The Food and Drug Administration's website lists imported Canada ruminant products as as "BSE affected or at risk"; including "ruminant beef products". The FDA issued an Import Alert #17-04 dated 5/20/03 that lists Canada and appears to be an update to a previous ruling in 1998 that restricts
"the importation of ruminants, meat and meat products from ruminants, and certain ruminant products and byproducts not nly from countries and other regions in which BSE is known to exist, but also from countries and other regions which, because of import requirements less restrictive than those that would be acceptable for import into the United States and/or because of inadequate surveillance, present a significant risk"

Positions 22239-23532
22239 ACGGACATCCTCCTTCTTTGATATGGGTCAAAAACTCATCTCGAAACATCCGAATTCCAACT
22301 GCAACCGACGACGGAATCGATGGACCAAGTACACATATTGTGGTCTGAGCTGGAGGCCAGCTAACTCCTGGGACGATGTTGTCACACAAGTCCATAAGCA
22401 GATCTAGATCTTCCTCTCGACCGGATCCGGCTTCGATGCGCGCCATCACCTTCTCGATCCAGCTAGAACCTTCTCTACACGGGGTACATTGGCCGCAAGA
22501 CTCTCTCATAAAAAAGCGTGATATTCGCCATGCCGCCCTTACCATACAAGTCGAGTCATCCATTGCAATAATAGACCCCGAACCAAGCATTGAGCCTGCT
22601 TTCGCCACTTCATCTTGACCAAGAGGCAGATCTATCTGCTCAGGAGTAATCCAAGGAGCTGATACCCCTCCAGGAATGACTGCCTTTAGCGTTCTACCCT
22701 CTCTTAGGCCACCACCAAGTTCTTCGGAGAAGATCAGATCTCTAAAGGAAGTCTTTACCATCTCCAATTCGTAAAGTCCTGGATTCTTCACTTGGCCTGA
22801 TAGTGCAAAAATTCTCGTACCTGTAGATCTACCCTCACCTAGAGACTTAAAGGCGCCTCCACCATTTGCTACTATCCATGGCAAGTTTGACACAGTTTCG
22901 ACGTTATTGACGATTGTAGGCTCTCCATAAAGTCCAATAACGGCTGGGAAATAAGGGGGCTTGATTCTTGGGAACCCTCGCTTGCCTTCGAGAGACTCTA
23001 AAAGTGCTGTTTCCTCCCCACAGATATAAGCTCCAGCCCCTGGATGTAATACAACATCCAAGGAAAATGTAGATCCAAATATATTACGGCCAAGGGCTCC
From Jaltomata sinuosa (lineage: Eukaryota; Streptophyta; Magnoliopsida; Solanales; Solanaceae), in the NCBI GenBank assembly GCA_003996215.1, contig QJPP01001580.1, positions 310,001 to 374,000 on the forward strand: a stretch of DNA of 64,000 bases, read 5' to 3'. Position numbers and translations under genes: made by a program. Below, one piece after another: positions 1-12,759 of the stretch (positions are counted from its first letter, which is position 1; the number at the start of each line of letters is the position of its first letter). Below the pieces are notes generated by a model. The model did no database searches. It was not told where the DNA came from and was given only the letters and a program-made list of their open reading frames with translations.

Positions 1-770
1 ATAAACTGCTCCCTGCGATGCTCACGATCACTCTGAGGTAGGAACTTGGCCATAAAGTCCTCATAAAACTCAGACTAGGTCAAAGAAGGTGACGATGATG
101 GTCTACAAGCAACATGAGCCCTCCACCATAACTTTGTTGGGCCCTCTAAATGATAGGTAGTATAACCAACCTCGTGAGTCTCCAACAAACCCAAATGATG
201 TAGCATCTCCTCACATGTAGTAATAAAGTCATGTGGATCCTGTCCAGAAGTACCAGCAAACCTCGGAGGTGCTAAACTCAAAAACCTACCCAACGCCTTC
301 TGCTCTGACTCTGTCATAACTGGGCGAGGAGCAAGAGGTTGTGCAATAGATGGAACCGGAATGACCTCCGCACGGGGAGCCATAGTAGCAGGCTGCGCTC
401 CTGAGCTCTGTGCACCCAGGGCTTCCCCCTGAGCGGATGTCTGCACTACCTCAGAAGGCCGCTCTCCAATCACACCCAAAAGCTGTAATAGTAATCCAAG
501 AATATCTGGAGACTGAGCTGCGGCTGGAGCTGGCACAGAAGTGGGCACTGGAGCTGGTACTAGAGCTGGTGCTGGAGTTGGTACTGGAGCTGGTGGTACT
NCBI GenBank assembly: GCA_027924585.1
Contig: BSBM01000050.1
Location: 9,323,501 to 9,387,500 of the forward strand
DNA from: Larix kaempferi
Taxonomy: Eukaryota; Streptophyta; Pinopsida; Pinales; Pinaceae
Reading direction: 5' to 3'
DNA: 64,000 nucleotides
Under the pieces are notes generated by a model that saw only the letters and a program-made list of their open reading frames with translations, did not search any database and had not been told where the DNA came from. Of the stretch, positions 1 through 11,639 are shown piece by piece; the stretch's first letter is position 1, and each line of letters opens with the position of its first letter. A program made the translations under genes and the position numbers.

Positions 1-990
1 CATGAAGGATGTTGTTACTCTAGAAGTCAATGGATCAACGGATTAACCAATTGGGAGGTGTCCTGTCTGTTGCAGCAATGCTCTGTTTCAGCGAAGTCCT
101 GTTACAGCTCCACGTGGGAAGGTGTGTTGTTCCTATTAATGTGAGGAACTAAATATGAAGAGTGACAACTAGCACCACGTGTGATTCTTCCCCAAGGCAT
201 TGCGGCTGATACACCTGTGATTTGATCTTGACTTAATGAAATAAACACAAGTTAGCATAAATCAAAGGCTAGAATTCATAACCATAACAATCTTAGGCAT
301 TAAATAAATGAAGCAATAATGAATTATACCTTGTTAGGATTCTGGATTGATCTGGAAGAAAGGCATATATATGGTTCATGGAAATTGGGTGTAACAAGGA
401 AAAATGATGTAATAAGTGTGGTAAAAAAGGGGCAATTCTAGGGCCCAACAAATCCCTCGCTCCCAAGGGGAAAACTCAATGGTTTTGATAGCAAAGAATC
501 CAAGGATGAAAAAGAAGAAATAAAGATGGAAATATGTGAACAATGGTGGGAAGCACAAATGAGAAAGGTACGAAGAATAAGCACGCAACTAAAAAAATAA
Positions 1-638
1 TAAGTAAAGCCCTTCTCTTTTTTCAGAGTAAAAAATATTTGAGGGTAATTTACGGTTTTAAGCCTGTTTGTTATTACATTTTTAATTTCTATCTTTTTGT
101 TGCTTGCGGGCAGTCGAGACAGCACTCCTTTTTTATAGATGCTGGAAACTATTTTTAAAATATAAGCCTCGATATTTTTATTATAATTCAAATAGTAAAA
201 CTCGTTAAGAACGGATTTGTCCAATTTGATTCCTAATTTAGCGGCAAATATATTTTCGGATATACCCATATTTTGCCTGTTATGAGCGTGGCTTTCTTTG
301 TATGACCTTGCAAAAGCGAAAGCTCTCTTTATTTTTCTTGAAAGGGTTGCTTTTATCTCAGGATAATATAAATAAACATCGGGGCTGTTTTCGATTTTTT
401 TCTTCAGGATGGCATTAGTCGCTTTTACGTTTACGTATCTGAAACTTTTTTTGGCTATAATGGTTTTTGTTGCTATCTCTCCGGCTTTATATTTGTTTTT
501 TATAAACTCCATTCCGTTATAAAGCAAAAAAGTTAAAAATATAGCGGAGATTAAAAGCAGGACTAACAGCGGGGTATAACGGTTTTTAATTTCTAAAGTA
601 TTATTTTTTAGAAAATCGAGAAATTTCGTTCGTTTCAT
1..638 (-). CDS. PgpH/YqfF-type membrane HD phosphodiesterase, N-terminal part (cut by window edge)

I find it confusing that our government is considering increasing importation of products that are grown in our own back yard...let alone products that could pose a potential risk to consumers.
Scientists are experimenting with various methods of reducing the risk to consumers through various regulations, but as this Scientific American article explains, the preventative solution may reside in "cloned" beef. It remains to be seen whether U.S. consumers will accept cloned beef on a large scale, but it may prove to be a viable solution to reduce risk of BSE (Mad Cow disease) in the U.S.
In my view, another obvious safeguard for U.S. consumers is to not import beef from Canada or any other country that has demonstrated an established a pattern of BSE tainted beef during the past 10-years. At a minimum, I hope the government requires labeling of imported beef with it's country of origin at the supermarket, so consumers can make an educated decision when purchasing it.